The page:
IVC News > February 26, 2021

IVC Human Development Program Gives Library Assistant Valuable Insights for Program Design

Theresa Olah .jpgTheresa Olah already had a career when she started taking courses at IVC in fall 2019. She signed up for classes because it had been years since she earned her bachelor’s degree, and she was a bit rusty when it came to school. She wanted to be ready when she started the master’s degree program at San Jose State University the following year.

It turns out, IVC did more than oil off the rust for Olah. It gave her knowledge she could use immediately in her work and put her on the path to another degree she hadn’t been planning on.

Olah is in her second career, as a library assistant for Orange County Public Libraries, where she has worked for eight years. Her professional journey began at AMC Theatres, where she worked for 16 years after earning a bachelor’s degree in Business Administration.

She left her job with the theater to run an online music hardware and software business with her husband. After their son was born, Olah took time off to be home with him. When he was about 7 years old, during one of their regular trips to the library, Olah spotted a sign at the checkout counter: The library needed helpers.

“I thought that would be kind of fun to work at the library,” she recalled.

She applied for and landed the position, which required her to fill in when people were out sick or on vacation. A couple of years later, Olah moved into a full-time position as a library assistant, and then began to consider the next step: becoming a librarian, which requires a master’s degree in library and information science.

In fall 2019, after doing her research, Olah decided to move ahead and applied to San Jose State’s Master of Library Science and Information program. That’s when she decided to register for classes at IVC, to get back into the habit of studying and also to learn more about topics of interest. She signed up for courses in human development and library.

“I work in Children’s Services, so we do a lot of story times and programs for children,” Olah said. “I’ve just been really interested in learning about early childhood development and education. It will help me in my job at the library.”

She enjoyed the initial classes and decided to take more human development courses at IVC during the spring and summer before her fall 2020 start at San Jose State.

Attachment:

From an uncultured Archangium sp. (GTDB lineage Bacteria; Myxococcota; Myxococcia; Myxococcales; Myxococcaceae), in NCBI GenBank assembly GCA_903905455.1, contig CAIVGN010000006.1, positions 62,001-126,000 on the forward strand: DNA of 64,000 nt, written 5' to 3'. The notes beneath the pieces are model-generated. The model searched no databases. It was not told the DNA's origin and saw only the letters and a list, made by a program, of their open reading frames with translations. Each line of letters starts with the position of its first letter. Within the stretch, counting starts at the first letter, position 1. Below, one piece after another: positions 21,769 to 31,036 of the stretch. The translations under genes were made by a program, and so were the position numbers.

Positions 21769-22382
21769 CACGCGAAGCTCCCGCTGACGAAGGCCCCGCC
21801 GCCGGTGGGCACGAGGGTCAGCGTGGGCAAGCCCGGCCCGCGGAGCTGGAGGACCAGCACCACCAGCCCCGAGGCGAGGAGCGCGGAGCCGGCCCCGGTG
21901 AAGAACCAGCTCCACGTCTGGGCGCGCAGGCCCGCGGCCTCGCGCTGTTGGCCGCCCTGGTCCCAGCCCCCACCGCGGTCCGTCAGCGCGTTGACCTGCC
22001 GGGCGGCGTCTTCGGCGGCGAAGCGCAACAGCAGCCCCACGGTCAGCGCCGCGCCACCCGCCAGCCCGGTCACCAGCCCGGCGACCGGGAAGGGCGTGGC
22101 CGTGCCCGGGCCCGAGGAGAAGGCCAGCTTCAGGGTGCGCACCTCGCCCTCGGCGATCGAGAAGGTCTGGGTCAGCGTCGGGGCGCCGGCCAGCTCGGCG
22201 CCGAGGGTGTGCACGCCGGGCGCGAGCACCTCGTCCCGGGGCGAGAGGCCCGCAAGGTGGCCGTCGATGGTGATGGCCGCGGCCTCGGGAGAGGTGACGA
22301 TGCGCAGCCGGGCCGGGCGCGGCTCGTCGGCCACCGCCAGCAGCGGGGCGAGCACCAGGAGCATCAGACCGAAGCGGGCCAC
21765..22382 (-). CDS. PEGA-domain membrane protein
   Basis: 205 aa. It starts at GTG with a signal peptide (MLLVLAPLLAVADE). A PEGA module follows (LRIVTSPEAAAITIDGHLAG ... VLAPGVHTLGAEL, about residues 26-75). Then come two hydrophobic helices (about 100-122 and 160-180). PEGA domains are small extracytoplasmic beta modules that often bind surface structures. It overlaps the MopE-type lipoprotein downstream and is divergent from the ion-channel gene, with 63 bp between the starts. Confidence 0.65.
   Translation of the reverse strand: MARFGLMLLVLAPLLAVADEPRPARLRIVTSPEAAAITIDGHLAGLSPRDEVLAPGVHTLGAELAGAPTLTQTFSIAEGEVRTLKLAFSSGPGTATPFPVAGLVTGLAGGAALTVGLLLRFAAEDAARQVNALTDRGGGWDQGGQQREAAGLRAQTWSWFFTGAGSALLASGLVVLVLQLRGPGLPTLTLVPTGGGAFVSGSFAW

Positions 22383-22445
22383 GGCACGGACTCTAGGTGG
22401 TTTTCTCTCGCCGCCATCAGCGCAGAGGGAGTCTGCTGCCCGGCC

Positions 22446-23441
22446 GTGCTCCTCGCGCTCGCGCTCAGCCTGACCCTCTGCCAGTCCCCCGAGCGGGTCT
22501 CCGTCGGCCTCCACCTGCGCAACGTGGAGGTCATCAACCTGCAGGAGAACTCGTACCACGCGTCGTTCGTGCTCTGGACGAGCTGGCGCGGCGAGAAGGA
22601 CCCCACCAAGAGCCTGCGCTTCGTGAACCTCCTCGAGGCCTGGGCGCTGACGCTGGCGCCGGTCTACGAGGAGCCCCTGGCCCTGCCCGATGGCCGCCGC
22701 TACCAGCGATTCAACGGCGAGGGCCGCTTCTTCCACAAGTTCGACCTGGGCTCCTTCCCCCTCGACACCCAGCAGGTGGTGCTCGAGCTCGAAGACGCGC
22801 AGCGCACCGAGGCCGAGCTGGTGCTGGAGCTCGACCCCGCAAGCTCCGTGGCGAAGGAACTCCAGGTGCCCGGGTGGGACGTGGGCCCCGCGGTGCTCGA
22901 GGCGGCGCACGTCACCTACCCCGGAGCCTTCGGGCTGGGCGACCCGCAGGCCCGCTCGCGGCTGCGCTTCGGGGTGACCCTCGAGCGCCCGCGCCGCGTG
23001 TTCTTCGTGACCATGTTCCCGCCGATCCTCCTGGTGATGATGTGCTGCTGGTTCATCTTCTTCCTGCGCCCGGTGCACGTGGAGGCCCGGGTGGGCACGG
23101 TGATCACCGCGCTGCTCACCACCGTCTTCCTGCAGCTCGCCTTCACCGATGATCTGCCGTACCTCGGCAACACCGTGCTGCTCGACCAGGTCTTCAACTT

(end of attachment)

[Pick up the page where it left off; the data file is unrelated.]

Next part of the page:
“My original intention was just to take classes at IVC and once I got into San Jose State, I was going to stop taking the classes at IVC,” Olah said.

But the information Olah was learning was helpful, so she signed up for more human development courses, even after she started her master’s courses at the university. She has completed half of the courses she needs to earn an associate degree in Human Development.

This semester, she is taking 10 hours between both colleges, while juggling work and homeschooling her now 16-year-old son. Donna King, chair of IVC’s Human Development Department, describes Olah as “an exemplary and contributing member of her classes.”

“I have experienced her as one that takes new ideas and integrates them into her life and her work,” King said. “Specifically, I have seen her take on a deep inquiry into the work of renowned children's author/illustrator Eric Carle and bring that to her work in the library. I am always excited to see Theresa take what she has learned and build upon it in her work.” 

Olah explained the knowledge she has gained from her human development classes at IVC have given her more intentionality in how she presents programs and story times to children. For example, she became more aware of the importance of using repetition in programming for young children.

Her experience at IVC has shown her the value a community college education provides. Olah recalled that when she attended high school, there was always a lot of push toward getting students into a four-year university.

“Community college was seen as for those kids who weren’t ready for four-year university, so I was very impressed when I started IVC,” Olah said. “The teachers are excellent. I really appreciate the smaller class sizes that you wouldn’t get at a university.”

A big plus was the fact that two professors whose classes she has taken earned their own master’s degrees in library science from San Jose State University, giving her valuable resources to tap into to learn more about the program before she started it.

To learn more about IVC’s courses in language and literacy, creative development in young children, developmental psychology, principles and practices in early education and others, visit IVC’s Human Development Department.

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